(Posted May 24, 2004)

HUNTINGDON, Pa. - Triumphing over rain, humid temperatures and more than 100 competing teams, the teams from Fayetteville-Manlius High School in Manlius, N.Y. and Booth Middle School from Peachtree City, Ga. were crowned winners of the 2004 National Science Olympiad at the closing ceremonies this evening at Knox Stadium at Juniata College.

Booth Middle School and Community Middle School from Plainsboro, N.J. finished first and second respectively in Division B of the 2004 National Science Olympiad held Saturday, May 22, at Juniata.

Fayetteville-Manlius High School finished first, and Grand Haven High School finished second in Division C of the 2004 National Science Olympiad.

The competition brought more than 1,800 high school and middle school students from across the country to the Juniata campus. More than 4,000 visitors from states as far away as Alaska, California and Texas came to the campus to cheer on their teams. The students competed in 46 total events - some individual and some team - and earned points.

Attendees were divided into two divisions - Division B (grades 6-9) and Division C (grades 9-12).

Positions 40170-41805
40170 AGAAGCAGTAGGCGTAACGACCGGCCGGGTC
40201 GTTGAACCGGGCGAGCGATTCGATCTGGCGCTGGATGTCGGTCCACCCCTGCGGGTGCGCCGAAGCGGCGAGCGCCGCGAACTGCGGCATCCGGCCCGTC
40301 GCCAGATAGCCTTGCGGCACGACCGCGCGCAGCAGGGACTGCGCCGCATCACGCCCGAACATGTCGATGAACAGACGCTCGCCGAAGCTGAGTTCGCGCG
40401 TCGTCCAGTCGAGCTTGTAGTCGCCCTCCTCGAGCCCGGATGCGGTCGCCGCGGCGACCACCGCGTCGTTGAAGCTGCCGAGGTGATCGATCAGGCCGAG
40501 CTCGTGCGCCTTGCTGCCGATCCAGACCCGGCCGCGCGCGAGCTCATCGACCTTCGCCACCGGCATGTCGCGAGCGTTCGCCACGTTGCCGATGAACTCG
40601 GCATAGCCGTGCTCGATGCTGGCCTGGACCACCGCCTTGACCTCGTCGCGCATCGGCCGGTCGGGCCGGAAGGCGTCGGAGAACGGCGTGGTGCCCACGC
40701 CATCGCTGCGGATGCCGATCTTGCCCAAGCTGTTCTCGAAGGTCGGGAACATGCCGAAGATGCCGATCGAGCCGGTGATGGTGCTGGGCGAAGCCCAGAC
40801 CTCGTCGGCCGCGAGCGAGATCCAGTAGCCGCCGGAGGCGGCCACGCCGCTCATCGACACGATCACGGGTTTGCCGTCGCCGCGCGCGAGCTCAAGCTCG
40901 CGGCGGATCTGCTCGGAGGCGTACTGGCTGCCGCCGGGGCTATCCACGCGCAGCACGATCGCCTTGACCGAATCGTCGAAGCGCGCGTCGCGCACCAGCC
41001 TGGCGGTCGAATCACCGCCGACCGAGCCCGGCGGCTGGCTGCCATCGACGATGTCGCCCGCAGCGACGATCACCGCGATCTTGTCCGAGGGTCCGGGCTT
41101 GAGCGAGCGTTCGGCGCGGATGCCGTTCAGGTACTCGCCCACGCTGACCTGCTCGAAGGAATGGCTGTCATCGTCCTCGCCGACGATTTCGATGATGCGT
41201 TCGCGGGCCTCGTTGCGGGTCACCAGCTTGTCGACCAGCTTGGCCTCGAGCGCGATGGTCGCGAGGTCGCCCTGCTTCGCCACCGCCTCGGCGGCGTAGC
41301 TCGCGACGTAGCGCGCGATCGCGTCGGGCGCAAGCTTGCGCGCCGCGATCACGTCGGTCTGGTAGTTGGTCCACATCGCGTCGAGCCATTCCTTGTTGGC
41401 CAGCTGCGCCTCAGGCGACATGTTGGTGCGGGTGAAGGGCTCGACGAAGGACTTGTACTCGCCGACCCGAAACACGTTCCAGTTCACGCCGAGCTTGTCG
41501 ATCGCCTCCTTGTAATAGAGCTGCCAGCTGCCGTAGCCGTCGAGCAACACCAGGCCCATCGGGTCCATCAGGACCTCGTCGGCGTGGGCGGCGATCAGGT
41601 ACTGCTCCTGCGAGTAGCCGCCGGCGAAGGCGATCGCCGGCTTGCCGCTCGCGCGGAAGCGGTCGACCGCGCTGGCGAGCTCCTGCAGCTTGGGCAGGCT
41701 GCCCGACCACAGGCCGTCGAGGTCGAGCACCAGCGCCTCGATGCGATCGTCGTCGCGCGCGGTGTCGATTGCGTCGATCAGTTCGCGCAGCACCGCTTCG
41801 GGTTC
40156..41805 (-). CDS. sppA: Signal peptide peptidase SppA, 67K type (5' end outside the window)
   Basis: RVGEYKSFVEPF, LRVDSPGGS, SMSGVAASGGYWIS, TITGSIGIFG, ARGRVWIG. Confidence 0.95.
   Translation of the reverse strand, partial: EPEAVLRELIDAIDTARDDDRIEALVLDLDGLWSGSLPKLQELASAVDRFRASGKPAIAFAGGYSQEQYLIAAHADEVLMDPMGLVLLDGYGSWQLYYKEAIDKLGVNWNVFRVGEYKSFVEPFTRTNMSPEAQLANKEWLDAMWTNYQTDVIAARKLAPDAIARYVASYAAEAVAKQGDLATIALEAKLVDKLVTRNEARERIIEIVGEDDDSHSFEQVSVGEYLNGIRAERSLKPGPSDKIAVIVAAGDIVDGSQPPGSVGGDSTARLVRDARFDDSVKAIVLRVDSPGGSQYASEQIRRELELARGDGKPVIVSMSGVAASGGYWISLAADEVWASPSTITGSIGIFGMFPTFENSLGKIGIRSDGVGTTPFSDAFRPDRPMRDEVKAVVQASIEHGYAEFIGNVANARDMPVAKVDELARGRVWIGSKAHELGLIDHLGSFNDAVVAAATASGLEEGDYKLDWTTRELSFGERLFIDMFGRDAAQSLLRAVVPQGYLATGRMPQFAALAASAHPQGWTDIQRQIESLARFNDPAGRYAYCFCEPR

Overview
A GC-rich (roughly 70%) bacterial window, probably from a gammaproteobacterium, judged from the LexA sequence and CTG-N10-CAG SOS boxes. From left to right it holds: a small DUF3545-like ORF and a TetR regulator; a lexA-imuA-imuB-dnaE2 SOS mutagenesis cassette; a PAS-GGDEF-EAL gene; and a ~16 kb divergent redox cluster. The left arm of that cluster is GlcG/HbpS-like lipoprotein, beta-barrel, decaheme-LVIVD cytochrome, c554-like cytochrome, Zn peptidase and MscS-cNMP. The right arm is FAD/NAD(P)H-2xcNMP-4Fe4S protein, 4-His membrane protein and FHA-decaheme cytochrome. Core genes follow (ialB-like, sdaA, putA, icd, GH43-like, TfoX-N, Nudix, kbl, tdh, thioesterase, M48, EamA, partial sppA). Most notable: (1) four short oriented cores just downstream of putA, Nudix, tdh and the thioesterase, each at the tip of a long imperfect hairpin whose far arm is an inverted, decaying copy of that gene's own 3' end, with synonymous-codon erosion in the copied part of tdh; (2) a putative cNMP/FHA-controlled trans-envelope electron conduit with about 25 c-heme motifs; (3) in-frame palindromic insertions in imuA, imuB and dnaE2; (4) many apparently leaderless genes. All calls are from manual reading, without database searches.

The Science Olympiad highlighted the talents and skills of the top young scientific minds in the United States. Booth Middle School took the top team prize in Division B followed by Community Middle School second-place winner, third-place winner Shady Side Academy Middle School, of Pittsburgh, Pa., fourth-place winner Thomas Jefferson Middle School, of Valparaiso, Ind. and fifth-place winner Solon Middle School, of Solon, Ohio.
Fayetteville-Manlius High School, of Manlius, N.Y. took the Division C title followed by second-place finisher Grand Haven High School, of Grand Haven Mich.. The third-place winner was Harriton High School, of Rosemont, Pa.; the fourth-place winner was Troy High School, of Fullerton, Calif.; and the fifth-place winner was Solon High School, of Solon, Ohio.

Juniata is the smallest college ever to host the National Science Olympiad. The college has a student enrollment of 1,350. The college has a national reputation for science education and has a superb record of undergraduate research in such disciplines as biology, chemistry, geology and physics.

Juniata College was chosen as the site of the national tournament because of its recognized and ongoing commitment to the teaching of science. For the entire event-by-event results of all teams competing at the national competition, please go to the Science Olympiad Web site, http://projects.juniata.edu/scioly/national/.

The goals of the Science Olympiad, a non-profit organization, are to improve the quality of science education, increase student interest in science and recognize outstanding achievement in science education. The Science Olympiad involved, nationwide, more than 1 million elementary and secondary school students in classroom activities, workshops and tournaments.

Contact April Feagley at feaglea@juniata.edu or (814) 641-3131 for more information.